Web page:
Solar Energy Question

Hi all,

This is my first post here, and I'm glad to be a part of such a community. Anyway, I am intending to install a PV system that would give me 220V, AC electricity during the day. So it's really neither a grid connected system nor it is an off-grid system, so I hope you guys could help with the components that I might need.

My idea is: 1- The PV panel that I am going to use, speaking of, is a 100W panel sufficient to output 220V AC electricity? 2- Inverter, but what type? and what rating?

These are the basic components, but after some research, I found out I should also have a Solar Charge Controller + a small battery, EVEN if I'm only intending to use the system during the day, so is that correct? If so, what type of Solar Charge Controller do I need that would work with my inverter and the 100W panel? and What should be the Ahour rating on the battery?

Thanks Guys!

Hi, the panel(s) are 100W, now what DC voltage and how many?

I hope you realize you will need some storage system, as the suns output is not constant, 100W panels only put out 100W under laboratory conditions.
It will be an offgrid system, without power storage you are wasting your time and money.
What do you aim to run on 100W?

Tom… :slight_smile:

I do not understand what you mean by "neither grid connected or off grid" are there any other options?

What you need equipment-wise depend on what kind of loads you are driving. a 100W panel will give you anywhere from 100Wh/day up to maybe 1200Wh/day depending on location, if it is fixed or following the sun etc. Lets assume 1000Wh/day. that means that you battery will have store that amount of energy in order to be useful. So a 12V 80Ah will fit. I would go for a sinus inverter with good efficiency. As said before the output power depends on what loads you are driving.

Also, look over the efficiency of the whole system. It makes little sense to first step up 12V to 230V and then back to 12V again. All linear regulators should be banned from a system like this. If you want to power computers there are mobile solutions that have atx power supplies with 12v input. Lightning should be done with leds and switching constant current sources driven directly from 12V etc etc

Also note that your 100W panel may not even put out 100W under perfect conditions.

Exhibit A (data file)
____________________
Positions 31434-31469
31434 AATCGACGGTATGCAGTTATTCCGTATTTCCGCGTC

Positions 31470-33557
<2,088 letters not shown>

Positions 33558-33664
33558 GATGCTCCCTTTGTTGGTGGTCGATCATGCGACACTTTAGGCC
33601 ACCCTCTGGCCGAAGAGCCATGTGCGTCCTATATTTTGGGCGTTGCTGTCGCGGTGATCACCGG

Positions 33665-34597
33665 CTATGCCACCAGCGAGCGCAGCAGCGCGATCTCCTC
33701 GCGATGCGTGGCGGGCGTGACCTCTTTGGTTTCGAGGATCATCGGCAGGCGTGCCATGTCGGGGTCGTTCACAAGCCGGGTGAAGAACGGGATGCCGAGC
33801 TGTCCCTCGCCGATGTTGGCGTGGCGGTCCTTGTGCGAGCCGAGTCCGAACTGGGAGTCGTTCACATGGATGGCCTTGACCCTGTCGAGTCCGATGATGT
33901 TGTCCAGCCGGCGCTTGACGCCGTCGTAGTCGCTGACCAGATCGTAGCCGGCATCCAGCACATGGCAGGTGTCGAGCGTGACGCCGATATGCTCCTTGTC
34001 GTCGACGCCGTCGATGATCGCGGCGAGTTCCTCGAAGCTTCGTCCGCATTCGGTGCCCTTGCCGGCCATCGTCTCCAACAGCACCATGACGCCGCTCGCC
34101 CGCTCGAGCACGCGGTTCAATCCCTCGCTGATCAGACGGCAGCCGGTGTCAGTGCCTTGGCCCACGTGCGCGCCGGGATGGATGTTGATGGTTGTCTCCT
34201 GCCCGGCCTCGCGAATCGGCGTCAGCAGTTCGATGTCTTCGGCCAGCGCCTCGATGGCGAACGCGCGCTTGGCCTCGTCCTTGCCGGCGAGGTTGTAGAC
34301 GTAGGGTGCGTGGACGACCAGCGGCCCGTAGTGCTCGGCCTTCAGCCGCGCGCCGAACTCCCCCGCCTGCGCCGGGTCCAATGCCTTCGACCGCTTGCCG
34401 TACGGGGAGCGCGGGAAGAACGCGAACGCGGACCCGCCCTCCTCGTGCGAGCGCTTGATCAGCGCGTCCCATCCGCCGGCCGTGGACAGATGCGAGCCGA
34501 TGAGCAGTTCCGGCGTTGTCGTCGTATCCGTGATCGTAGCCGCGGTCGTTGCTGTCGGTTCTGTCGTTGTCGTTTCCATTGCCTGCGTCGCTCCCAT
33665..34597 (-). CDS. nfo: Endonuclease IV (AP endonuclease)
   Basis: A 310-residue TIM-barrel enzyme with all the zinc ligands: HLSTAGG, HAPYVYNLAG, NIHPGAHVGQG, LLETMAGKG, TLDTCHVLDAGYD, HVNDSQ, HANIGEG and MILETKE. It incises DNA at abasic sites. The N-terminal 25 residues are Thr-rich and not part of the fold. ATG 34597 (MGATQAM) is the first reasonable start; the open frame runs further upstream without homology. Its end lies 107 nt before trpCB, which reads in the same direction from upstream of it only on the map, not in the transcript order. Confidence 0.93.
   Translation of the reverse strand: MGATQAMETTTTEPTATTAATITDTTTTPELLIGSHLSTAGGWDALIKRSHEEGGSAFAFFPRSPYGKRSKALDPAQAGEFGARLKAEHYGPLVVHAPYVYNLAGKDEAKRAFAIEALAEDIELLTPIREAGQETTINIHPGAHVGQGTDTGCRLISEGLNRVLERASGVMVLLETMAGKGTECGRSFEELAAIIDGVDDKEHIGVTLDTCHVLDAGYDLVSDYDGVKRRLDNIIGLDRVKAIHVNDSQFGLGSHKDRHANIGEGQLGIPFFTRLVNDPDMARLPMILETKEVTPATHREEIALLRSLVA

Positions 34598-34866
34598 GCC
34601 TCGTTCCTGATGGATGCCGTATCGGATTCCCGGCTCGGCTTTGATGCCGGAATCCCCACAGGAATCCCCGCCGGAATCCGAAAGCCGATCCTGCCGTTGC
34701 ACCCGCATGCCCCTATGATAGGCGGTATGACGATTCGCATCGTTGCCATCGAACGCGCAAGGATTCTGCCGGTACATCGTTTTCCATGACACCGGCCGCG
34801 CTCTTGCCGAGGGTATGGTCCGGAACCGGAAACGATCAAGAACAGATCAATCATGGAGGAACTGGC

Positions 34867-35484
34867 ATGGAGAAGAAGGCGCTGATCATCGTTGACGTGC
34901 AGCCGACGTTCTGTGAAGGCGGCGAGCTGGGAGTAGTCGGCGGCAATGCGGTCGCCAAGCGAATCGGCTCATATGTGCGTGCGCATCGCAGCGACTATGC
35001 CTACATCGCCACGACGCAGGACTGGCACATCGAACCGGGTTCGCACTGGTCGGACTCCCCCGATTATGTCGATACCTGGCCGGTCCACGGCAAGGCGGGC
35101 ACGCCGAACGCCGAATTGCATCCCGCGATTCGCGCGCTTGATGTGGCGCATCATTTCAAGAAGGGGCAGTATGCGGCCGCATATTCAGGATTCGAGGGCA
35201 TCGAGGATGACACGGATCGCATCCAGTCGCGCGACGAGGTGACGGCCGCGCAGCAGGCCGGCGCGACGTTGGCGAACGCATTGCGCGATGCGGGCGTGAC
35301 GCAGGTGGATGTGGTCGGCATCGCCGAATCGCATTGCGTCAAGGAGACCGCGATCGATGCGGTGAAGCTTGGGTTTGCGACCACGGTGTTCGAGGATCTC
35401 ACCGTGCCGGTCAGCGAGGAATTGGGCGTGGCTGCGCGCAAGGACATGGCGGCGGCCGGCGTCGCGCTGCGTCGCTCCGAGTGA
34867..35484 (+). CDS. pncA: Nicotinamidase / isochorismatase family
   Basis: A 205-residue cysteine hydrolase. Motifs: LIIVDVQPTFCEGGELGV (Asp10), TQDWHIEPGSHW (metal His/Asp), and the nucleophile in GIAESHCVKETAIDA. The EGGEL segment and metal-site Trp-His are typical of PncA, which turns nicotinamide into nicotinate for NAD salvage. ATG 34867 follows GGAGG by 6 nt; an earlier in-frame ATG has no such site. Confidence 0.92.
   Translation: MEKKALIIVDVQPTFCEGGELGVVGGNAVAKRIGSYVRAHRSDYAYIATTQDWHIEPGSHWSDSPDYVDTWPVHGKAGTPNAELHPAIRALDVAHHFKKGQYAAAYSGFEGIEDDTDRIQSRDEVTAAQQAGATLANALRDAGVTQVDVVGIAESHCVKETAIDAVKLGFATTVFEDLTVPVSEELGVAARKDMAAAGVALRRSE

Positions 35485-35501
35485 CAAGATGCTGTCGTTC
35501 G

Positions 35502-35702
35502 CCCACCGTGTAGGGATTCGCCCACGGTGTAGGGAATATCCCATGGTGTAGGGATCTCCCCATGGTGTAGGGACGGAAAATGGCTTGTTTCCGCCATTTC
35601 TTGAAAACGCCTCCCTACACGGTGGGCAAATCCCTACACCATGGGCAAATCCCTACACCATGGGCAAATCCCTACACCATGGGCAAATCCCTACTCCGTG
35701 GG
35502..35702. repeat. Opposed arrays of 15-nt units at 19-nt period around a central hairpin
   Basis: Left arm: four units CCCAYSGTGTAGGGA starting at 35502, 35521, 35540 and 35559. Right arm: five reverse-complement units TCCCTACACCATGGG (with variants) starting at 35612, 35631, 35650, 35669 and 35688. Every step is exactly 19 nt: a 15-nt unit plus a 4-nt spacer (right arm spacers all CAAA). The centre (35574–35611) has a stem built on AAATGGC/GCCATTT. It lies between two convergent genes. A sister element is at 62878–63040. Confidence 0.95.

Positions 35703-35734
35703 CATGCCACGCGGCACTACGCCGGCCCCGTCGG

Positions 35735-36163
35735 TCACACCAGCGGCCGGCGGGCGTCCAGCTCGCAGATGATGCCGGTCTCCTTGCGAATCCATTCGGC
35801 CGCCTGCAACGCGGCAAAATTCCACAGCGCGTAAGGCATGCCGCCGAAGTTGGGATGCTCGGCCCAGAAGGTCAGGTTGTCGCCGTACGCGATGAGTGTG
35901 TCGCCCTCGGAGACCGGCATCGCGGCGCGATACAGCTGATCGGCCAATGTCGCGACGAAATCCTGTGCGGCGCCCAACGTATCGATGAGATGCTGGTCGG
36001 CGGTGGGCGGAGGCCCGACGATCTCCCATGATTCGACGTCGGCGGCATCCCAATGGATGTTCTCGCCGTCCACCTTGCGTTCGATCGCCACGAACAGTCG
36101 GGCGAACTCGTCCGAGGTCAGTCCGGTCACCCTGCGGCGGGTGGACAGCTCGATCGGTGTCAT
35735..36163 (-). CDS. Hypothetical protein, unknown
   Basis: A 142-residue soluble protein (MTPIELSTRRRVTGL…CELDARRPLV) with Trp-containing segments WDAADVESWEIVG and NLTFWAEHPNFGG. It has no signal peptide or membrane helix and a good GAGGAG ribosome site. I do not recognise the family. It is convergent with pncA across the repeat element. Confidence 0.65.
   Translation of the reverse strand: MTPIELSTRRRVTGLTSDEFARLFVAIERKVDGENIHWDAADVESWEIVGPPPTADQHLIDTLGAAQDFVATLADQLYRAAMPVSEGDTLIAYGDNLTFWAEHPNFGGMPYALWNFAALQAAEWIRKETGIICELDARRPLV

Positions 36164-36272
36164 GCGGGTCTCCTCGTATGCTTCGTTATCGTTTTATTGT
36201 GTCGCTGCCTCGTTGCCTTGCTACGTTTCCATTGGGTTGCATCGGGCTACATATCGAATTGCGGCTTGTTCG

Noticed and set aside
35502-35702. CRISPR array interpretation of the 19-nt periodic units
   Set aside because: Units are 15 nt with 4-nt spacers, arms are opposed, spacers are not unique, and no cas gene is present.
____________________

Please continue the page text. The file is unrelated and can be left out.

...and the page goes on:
Most panels are rated as V open circuit x I short circuit.

With no load your panel may reach 18+ volts. At short circuit it may give 5.5 amps.

The problem is that at the useful voltage of about 12 - 14 volts due to the battery you get less than the rated power, in the example, around 75 W instead of the rated 100W.

Weedpharma

Edit: this applies to the common PWM charge controllers. MPPT controllers will give more.

The simple solution is to use the solar panel to charge a 12v battery bank and then, if you really need a 230v supply use an inverter to convert the 12v DC to 230v AC. It would be much more efficient to use the 12v DC directly.

A single 100W panel will produce very little energy even if you live somewhere with near-continuous sunshine.

You should approach your design from the other end.

How much energy (watt-hrs) do you need every day? How much energy (watt-hrs) can you expect to get from your solar panel in the worst circumstances. This website can provide estimates

You can use the battery to meet short term needs that cannot be met by the solar panel. But over, say, 2 or 3 days the average solar panel output must comfortably exceed your demand and the inefficiency of the battery.

It is not wise to discharge a lead-acid deep cycle battery more than 50% because its actual capacity is a lot less than its nominal sticker capacity. Also it is essential to ensure the battery is fully recharged about once per week.

What this really amounts to is that the average energy output of your solar panel should probably be twice as much as your energy usage.

...R